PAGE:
The best design is the one that works

Since its beginning, Baggy has been working on many identity projects and we love it! For us, the beauty of our job lies in the possibility of creating and enlivening the core values that position and strengthen the brand, along with its visual and functional aspects.

Throughout our practice, when it comes to the visual identity of different companies on the market, we noticed many misconceptions. The most frequent one is mistaking brand, identity, and the company logo one for another as well as different identity extensions. As we have learned to make things simpler, we have also decided to write a few words about our philosophy of  identity and the ways we do visual features.

First things first, the difference between the brand and identity is basically the relationship between the whole and the parts, the woods and the trees. Thus, brand should be the most general and overall impression of the company’s values built through the various extensions- it is a manifestation of the company philosophy through different applications. Visual identity is on the next level. In the cases of great brands, all of the elements of the brand function so well that it becomes difficult to separate divide the visual identity from its meaning or the emotion that it evokes in consumers.

In identity design, Baggy always keeps the whole picture in mind. It is of great importance to sync all the visual elements with the core values of a brand, which we define in close collaboration with clients.

The visual identity we create consists of many interrelated devices. Everything starts with the creation of the logo – the main feature symbolizing the entire identity and essence of the brand. The next big thing is stationary with its accompanying letterheads, business cards, envelopes and other printed material. The web is equally important as print and other “real life” features of marketing collateral – flyers brochures, books and all kinds of B2B and B2C presentations. The execution of visual identity depends on business specialties and requests, and may include product design and packaging, apparel (visual) design, interior and exterior signage, as well as communication design and conceptualization and execution of multi-sensorial features (audio, video and 3D materials, exhibitions, design of textures or smells). Basically, implementing anything that represents the business falls under the identity design umbrella. But that is not the end of the story, it is only the beginning.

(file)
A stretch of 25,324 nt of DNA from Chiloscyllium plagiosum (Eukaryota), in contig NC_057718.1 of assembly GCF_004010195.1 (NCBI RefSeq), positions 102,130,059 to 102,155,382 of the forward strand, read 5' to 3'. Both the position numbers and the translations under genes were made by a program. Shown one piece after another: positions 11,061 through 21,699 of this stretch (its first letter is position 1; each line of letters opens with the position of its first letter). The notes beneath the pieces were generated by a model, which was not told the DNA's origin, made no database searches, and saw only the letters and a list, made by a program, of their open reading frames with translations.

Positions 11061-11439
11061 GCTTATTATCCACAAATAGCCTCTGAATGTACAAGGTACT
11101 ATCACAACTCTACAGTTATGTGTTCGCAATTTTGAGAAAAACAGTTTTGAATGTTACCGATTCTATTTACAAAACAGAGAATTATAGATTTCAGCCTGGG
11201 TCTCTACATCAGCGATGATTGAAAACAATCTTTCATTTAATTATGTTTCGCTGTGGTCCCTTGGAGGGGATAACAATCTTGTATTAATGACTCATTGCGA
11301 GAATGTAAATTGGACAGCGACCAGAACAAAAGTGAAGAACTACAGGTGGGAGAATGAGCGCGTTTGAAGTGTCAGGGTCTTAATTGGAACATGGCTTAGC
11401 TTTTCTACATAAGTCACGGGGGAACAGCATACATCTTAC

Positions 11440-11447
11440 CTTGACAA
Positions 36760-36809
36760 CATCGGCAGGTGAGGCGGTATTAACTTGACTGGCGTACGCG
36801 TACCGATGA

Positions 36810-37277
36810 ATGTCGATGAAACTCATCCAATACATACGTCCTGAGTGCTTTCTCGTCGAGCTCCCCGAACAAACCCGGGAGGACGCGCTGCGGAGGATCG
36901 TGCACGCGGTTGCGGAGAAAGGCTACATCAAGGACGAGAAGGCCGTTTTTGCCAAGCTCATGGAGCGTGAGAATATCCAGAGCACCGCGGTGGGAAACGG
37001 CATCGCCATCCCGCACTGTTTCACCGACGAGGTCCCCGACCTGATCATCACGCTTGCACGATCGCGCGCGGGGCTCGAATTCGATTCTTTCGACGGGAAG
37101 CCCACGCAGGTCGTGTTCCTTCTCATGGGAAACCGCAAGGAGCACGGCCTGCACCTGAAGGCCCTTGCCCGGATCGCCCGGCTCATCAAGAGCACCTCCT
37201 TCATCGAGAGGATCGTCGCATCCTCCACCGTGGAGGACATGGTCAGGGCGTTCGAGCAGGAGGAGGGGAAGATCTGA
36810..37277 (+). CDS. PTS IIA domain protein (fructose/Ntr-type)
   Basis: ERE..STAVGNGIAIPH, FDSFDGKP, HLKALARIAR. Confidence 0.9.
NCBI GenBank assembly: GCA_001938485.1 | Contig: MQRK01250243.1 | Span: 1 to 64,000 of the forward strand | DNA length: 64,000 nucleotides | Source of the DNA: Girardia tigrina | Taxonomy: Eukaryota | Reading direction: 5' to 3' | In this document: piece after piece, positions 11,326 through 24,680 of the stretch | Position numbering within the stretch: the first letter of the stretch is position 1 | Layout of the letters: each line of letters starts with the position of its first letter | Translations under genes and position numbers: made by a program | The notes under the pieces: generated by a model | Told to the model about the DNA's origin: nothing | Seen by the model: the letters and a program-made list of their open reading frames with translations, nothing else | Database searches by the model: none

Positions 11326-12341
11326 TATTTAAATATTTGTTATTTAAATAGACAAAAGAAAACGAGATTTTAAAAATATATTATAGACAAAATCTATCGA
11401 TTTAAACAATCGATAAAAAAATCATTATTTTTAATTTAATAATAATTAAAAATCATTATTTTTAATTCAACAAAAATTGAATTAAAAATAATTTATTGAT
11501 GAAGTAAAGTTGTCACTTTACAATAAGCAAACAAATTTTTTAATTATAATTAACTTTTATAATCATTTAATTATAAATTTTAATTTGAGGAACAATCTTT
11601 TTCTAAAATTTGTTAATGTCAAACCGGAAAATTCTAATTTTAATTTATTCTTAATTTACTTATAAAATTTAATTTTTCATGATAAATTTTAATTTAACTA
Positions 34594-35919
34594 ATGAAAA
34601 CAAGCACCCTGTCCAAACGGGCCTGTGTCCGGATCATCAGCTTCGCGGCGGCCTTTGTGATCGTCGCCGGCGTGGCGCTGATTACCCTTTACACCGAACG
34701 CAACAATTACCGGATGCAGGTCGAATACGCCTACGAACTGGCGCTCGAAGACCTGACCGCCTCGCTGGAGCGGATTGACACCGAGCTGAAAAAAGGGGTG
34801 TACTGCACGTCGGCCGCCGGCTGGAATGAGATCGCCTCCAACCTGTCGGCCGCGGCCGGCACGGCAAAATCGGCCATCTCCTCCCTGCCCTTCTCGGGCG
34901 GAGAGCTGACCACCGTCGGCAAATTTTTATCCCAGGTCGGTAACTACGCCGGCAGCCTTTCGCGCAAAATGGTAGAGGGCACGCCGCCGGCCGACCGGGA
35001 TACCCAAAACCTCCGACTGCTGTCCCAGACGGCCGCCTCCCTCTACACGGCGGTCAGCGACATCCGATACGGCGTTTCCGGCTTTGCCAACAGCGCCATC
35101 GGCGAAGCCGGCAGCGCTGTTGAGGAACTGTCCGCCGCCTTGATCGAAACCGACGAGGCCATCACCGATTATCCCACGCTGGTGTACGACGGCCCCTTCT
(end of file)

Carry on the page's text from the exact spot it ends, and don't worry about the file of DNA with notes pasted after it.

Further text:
We encourage brands to grow bigger and to open up to the possibilities that the future brings. Strong ideas and powerful visuals build a meaningful brand, but engaging content,  day-to-day contact with customers and flawless communication tone ensures a brand’s long and dynamic life.

Print Design

Print design, a subset of graphic design, is a form of visual communication used to deliver information to the audience trough material printed on paper as opposed to presented on a digital form. For over a hundred years, designers have arranged type, form, and image on posters, advertisements, packages, and other printed matter, as well as information visualisations and graphics for newspapers and magazines. It’s unique qualities have kept it exclusive, and even in the modern world Web has’t replaced it.

While each sign or symbol in a public or private building is a work of design, they’re all part of a larger system within the building. The design of the system—the relationships between all of those parts—is where the designer brings value. Similarly, while all of the artefacts of a commercial or institutional brand, such as a business card, sign, logo, or an advertisement are individual expressions of design, how those are experienced together and over time is the design work. No part of it has been created without considering the others, or without thinking through how a target customer will encounter and then develop a relationship with that brand.

Print doesn’t rely on other technologies, except maybe light bulbs and spectacles, to convey it’s message. And, let’s face it, you can deliver printed items to people who may not have looked you up on the web. The two media complement each other perfectly.

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